The New West

The past decade has seen mountains of change in the Intermountain West. Once a collection of far-flung semi-cities in and around the Rockies, places like Boise, Idaho, have witnessed a population surge that has given these towns a decidedly metropolitan feel.

Ironically, the same people who flocked to these centers west of the Continental Divide to pursue a higher quality of life have found that growth tends to lower the living standard.

Rather than retreat to an urban mindset, the Boise parks and recreation department has been actively working to keep Boise’s long-standing history of outdoor recreation.

“We have to re-engineer what we do and how we show the public that we have a lot of value to provide. I don’t think it’s a matter of being over-capacity at our parks. In fact, I don’t think we’re using our parks, facilities and programs to the fullest we can use them,” explains James Hall, Boise’s director of parks and recreation.

“It’s not about having too little; it’s just that we haven’t thought big enough on how to make our parks even more open and available to the public.”

Even so, having land available for new and ongoing parks projects is cited by Hall as one of most important factors any parks and recreation department should actively engage in to ensure a dynamic and active parks program. It’s also one of the hardest things to do, for a number of reasons.

“Most people don’t want to go out and buy the land. If you’re a politician you want to build something, cut a ribbon and have people jumping up and down for joy that you put that new playground in their neighborhood,” says Hall.

“But if you’re patient enough you’ll realize that when you buy the land, the value back to you is greater being a partner with groups like the Optimist Club, a developer or youth soccer. We can’t go out, buy the land and expect to develop all of it right away. Those who really want the facilities have the will and the way to come up with the money.”

People want instant results, but those don’t happen unless the land is already available. That’s one reason Boise’s parks and recreation department has purchased over 1,000 acres of land, encompassing 35 park sites, over the last nine years.

Partners that Last

With the land available, and the long-range master plan developed, it’s a matter of plugging interested partners into the available land parcels.

Hall says that a fairly common situation is someone wants to memorialize a loved one through some type of parks program or facility. Sometimes they have something specific in mind — like a playground — and sometimes they don’t.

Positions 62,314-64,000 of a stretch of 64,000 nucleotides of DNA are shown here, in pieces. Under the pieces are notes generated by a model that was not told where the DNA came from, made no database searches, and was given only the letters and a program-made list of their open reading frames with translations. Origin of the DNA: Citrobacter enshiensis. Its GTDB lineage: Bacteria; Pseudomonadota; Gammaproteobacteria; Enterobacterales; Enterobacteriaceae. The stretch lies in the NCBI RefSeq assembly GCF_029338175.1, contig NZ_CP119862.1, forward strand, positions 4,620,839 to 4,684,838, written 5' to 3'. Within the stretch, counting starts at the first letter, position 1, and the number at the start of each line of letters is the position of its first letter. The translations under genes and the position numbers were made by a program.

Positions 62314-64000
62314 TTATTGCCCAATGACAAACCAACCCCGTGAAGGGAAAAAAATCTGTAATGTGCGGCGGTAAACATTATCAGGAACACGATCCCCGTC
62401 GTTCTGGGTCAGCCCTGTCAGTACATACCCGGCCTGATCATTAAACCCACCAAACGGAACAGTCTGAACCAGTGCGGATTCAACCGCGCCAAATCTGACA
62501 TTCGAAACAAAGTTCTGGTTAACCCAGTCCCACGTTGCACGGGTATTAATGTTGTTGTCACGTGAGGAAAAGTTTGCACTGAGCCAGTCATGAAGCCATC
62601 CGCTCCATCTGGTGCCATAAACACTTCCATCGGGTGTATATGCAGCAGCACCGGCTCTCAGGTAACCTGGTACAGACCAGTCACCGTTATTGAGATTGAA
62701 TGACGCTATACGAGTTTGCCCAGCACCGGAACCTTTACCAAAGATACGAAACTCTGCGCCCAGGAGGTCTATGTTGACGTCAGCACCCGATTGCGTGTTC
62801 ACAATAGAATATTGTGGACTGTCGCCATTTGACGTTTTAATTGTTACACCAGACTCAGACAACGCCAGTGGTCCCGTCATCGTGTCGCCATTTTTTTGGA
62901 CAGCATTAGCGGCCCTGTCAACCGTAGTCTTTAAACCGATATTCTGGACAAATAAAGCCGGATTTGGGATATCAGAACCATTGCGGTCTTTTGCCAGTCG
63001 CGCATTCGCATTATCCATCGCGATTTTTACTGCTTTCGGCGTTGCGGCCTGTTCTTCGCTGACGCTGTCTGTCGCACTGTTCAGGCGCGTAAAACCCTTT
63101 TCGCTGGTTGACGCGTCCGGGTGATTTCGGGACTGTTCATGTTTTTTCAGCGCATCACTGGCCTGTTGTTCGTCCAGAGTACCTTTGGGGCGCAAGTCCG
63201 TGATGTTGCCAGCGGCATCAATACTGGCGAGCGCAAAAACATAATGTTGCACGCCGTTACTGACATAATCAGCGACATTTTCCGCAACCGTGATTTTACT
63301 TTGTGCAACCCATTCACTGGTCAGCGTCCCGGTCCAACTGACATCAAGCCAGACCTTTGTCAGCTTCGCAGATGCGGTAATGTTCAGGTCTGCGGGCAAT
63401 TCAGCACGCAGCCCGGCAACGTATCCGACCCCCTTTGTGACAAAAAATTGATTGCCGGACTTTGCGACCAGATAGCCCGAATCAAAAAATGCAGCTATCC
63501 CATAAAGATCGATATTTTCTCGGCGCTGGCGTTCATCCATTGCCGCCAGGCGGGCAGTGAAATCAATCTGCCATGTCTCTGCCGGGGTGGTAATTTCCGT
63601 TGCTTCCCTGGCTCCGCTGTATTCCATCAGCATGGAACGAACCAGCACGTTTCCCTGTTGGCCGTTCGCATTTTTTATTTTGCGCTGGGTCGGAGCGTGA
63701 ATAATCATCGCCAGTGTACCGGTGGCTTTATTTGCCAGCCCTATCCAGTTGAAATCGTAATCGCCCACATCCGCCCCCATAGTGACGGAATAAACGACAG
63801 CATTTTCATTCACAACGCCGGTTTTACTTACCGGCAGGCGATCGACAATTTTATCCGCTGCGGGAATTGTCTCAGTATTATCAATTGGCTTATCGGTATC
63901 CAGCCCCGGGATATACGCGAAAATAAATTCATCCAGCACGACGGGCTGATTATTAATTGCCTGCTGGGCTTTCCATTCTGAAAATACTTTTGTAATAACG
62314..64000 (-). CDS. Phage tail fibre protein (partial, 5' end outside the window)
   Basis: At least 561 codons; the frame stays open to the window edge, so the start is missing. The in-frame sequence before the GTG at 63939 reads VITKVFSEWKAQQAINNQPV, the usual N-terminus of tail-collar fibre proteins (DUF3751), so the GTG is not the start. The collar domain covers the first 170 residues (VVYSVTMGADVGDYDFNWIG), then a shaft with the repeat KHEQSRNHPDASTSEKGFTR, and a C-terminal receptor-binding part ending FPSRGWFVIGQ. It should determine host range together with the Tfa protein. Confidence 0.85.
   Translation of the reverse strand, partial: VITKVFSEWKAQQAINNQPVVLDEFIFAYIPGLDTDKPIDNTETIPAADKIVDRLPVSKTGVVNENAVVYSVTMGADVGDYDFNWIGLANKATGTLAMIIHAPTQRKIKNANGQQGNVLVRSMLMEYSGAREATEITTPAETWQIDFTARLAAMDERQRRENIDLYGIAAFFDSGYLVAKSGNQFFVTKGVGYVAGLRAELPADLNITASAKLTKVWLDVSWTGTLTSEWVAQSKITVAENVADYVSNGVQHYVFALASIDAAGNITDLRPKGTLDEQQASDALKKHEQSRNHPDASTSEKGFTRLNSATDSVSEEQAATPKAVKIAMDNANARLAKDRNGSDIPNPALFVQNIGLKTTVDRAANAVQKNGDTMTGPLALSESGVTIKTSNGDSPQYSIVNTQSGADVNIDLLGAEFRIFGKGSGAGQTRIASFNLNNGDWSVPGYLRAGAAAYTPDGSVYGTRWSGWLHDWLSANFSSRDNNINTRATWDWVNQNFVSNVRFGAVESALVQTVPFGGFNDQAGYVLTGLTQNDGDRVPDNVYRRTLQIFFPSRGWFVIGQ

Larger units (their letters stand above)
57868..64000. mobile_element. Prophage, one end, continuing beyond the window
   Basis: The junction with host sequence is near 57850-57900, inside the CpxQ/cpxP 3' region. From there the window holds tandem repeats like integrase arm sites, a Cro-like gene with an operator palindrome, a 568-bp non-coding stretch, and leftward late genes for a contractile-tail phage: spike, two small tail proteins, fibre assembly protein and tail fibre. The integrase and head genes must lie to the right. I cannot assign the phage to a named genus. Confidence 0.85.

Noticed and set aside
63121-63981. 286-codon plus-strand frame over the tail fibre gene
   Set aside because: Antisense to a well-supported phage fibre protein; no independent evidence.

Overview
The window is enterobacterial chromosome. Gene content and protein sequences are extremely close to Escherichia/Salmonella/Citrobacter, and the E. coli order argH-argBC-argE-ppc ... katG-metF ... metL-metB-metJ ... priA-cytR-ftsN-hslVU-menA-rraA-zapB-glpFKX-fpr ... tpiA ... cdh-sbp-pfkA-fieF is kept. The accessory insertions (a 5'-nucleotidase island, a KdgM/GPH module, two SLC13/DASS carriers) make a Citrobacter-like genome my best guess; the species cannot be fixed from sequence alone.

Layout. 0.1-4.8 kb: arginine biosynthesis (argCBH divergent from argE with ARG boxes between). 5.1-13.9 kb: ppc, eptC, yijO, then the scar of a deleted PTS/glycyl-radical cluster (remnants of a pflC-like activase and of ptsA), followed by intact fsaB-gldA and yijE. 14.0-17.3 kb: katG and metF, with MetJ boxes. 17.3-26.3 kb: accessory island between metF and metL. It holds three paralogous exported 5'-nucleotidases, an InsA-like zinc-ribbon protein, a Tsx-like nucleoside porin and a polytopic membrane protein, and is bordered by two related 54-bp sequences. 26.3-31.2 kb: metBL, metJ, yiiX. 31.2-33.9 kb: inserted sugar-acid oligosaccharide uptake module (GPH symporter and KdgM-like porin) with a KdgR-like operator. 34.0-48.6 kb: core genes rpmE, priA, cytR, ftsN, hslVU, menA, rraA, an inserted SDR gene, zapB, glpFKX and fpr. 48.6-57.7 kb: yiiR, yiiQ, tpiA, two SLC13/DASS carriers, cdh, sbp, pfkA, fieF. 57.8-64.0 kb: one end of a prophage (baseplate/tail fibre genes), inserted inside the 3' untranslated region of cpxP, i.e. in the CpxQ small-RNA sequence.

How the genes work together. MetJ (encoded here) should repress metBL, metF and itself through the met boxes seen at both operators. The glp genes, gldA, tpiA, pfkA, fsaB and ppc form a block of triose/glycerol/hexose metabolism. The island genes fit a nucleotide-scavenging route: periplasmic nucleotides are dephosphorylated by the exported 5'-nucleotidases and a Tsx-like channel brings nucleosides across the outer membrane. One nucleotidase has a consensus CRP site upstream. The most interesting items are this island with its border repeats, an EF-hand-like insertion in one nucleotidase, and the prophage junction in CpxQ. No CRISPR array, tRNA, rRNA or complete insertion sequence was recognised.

Either way, Hall works to direct their donation into something that’s already in the department’s plan and where the land is ready to use.

“For the most part we’re successful in getting them to do it, because people recognize that if they’re going to spend their money they don’t want to spend it on something people won’t appreciate,” explains Hall.

“The way you build flexibility in the plan is that you want the end result to be what you envisioned it to be in the first place. If someone wants to give you money toward a playground and the playground is supposed to be there at the end of that five- or ten-year horizon then you’ve done the right thing. If it doesn’t meet your plan and it doesn’t fit, you have to be courageous enough to say, ‘This is really where we need to be headed in order to keep our plan.’ If you put that playground in a park that doesn’t need one, it will be a waste, and they’ll be mad because you didn’t convince them not to put it on that spot in the first place.”

Hall says that the department will not enter into a partnership agreement unless they have the funds to maintain it. From there the proposal is taken to city council where the parameters are laid out, like partner responsibilities, the number of citizens impacted, cost sharing and so forth.

“Because of the economy we’re trying to do smaller partnerships. We’re hunkering down a little bit and doing a lot of smaller partnerships that are less maintenance intensive. You have to be creative, and look at how you can make the partnership work,” says Hall.

Hall points to a couple of partnership programs that help illustrate its unique approach. One of these was its second skatepark, and the other — with the local power company — is on the drawing board.

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